Allan Massie: Glasgow must be inventive to claim big win
Away from Thomond Park anyway Munster are playing a very limited game, and playing it supremely well. It’s based on aggressive defence in midfield which denies space to the opposition, equally aggressive counter-rucking, and Conor Murray’s box-kicking. Nobody does that better; his kicks almost always give his team-mates the chance to compete in the air. As for space, Glasgow can usually find that against anyone; they couldn’t last Saturday. A couple of times Finn Russell found a glimmer of light, but it was quickly snuffed out.
Munster are clever, too. If Murray’s box-kicks always give the pursuers a chance to regain possession, Munster are adept at denying that opportunity to the opposition chasing a kick. They don’t engage in anything so vulgar as actual physical obstruction but a player will impede the chaser by slowing up, sometimes ever so slightly, in front of him, thus making it unlikely he can be in a position to challenge for the ball in the air.
Ever since the World Cup the talk has all been about attacking rugby, and lots of clubs have responded well, some – Leinster for example – quite brilliantly. Munster have reminded us that defence wins matches, too.
Vern Cotter is of course well aware of the importance of defence. This week he explained that Matt Scott had been omitted from the squad for the autumn internationals because of doubt about his positioning in defence. Scott is now back, having been scoring tries with delightful freedom for Gloucester. Fair enough, and very nice too. But scoring has been pretty high in the Aviva Premiership this season, which leaves me wondering if the emphasis on attack hasn’t been accompanied by the neglect of defence.
Leicester’s defence was lamentably feeble when they played Glasgow at Scotstoun, and mostly posted missing when they went to Limerick. It was more resolute in the return match with Munster which suggests that Glasgow will require to be at their most sprightly and inventive if they are to win by any sizeable margin at Welford Road. It’s possible that they may now need a bonus point to qualify for the quarter-final, but not certain that a four-point win will be enough.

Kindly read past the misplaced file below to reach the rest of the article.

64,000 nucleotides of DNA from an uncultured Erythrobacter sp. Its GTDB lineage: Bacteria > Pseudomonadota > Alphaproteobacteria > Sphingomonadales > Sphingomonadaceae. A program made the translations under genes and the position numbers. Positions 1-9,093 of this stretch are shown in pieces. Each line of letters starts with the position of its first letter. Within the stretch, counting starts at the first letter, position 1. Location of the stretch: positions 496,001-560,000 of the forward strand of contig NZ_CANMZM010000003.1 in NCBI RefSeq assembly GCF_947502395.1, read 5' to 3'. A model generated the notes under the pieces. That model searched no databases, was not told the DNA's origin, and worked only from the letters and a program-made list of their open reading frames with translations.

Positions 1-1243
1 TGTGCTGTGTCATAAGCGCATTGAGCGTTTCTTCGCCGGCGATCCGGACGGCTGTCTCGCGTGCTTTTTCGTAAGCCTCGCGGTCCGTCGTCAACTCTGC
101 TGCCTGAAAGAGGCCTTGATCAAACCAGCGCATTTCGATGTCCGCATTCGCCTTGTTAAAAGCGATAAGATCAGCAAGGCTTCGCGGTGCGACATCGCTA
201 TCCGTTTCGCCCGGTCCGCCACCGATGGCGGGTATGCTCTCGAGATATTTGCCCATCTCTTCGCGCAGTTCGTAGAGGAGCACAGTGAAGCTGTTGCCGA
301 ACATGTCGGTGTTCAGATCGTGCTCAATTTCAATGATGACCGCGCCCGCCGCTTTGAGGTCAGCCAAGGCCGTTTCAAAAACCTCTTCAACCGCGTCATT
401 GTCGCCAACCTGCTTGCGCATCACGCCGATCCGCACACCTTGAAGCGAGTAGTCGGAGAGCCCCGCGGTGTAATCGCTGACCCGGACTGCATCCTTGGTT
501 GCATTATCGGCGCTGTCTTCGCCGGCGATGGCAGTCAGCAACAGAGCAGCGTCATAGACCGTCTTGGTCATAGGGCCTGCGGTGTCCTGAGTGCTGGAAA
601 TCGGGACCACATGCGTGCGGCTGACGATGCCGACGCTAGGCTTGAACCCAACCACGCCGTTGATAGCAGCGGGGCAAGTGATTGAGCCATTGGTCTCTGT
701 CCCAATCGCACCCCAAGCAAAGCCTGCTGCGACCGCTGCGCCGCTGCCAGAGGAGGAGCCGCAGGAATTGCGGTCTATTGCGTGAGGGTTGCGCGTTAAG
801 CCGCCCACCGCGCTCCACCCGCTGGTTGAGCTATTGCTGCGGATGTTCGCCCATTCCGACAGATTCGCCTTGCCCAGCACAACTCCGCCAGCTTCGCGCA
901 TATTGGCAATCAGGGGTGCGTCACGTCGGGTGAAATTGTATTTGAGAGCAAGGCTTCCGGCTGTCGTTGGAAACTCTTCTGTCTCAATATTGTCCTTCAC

In any case they are condemned to an away quarter-final, which means a trip to Dublin, Clermont-Ferrand, Saracens’ Allianz Park or – heaven help us – Thomond Park again. To call any of these assignments tough is an understatement. Still, the luck has been against Glasgow in the Cup his year, for a sad reason that has already been well advertised. So perhaps it’s due to turn. In any case a team that can go to Paris and thump Racing 92 needn’t fear any away match.
Edinburgh, meanwhile, should by the time you read this have secured a home quarter-final tie in the Challenge Cup. This will have been quite an achievement, especially since it has been made possible by beating Harlequins home and away. When the European competitions were re-jigged, I wrote that Edinburgh might benefit from finding themselves playing in the second-grade Cup. Better to win matches there than lose to the big guns in the Champions Cup, and perhaps be hammered.
Well, they have taken their chance boldly and may now well go further. The next problem for Duncan Hodge and his fellow-coaches is to find the means of translating Edinburgh’s Cup form into consistent displays in the Guinness Pro12 League. They are likely to lose fewer players to international duty over the next weeks than some of their competitors; all the more reason why they should start to climb the table.
It’s sad that Willem Nel will miss the Six Nations, all the more so because Alasdair Dickinson is also on the injured list. So the front row that did so well in the World Cup and last year’s Six Nations has been dismantled. It’s true that every country will be without some key players, but most have more strength in depth than we have. So inexperienced props like Zander Fagerson, Allan Dell and Alex Allan will have to do now what one had thought might not be required of them for another couple of years at least. Tough again, but nobody ever said international rugby was meant to be easy.